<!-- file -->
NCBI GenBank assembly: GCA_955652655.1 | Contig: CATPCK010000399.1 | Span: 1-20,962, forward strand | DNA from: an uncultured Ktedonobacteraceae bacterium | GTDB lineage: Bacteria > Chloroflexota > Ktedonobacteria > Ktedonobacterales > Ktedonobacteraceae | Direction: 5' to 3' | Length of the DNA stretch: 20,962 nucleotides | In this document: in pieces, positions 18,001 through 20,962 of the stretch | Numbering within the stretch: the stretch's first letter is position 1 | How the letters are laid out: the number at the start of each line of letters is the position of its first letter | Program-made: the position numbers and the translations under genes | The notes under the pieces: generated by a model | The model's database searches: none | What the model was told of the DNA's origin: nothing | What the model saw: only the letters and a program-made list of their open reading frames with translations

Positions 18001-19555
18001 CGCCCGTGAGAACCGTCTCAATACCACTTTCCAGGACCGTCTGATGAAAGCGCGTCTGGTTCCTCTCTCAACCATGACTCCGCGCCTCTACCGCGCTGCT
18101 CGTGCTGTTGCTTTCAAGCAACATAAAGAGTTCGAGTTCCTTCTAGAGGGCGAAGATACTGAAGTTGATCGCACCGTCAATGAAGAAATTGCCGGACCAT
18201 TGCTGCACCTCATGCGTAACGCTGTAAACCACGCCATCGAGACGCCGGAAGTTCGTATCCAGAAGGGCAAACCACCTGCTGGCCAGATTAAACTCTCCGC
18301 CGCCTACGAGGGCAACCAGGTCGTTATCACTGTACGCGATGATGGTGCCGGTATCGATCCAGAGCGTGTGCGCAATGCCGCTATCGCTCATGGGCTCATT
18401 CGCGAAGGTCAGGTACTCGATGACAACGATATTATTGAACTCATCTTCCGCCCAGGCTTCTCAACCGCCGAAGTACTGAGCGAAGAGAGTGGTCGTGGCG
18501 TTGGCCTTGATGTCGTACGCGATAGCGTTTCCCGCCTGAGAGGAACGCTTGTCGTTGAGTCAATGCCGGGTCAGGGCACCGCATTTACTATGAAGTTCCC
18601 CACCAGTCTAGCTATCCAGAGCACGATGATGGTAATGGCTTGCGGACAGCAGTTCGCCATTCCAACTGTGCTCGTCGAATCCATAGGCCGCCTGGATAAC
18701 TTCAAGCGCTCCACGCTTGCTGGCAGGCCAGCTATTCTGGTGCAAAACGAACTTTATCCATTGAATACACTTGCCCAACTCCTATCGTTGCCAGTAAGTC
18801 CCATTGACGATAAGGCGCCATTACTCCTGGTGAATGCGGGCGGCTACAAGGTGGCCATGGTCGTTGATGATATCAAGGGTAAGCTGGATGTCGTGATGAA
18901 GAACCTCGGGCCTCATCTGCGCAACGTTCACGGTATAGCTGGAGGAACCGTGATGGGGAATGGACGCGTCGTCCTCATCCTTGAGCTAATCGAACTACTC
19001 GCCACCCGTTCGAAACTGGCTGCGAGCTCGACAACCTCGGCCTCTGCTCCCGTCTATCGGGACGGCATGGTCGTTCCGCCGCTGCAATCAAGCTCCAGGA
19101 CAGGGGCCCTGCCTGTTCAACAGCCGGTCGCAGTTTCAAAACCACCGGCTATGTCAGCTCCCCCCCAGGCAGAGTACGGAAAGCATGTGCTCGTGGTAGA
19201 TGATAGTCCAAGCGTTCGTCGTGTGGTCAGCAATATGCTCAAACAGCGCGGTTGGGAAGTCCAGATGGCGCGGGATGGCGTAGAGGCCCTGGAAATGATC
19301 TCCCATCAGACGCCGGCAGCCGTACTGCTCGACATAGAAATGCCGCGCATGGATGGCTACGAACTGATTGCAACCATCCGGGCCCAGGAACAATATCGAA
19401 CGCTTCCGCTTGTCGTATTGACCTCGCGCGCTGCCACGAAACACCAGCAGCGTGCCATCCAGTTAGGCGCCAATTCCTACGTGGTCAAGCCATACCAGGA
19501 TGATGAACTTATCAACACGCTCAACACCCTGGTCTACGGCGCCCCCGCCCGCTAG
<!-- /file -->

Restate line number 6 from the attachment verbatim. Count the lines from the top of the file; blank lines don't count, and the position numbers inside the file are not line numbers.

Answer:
18301 CGCCTACGAGGGCAACCAGGTCGTTATCACTGTACGCGATGATGGTGCCGGTATCGATCCAGAGCGTGTGCGCAATGCCGCTATCGCTCATGGGCTCATT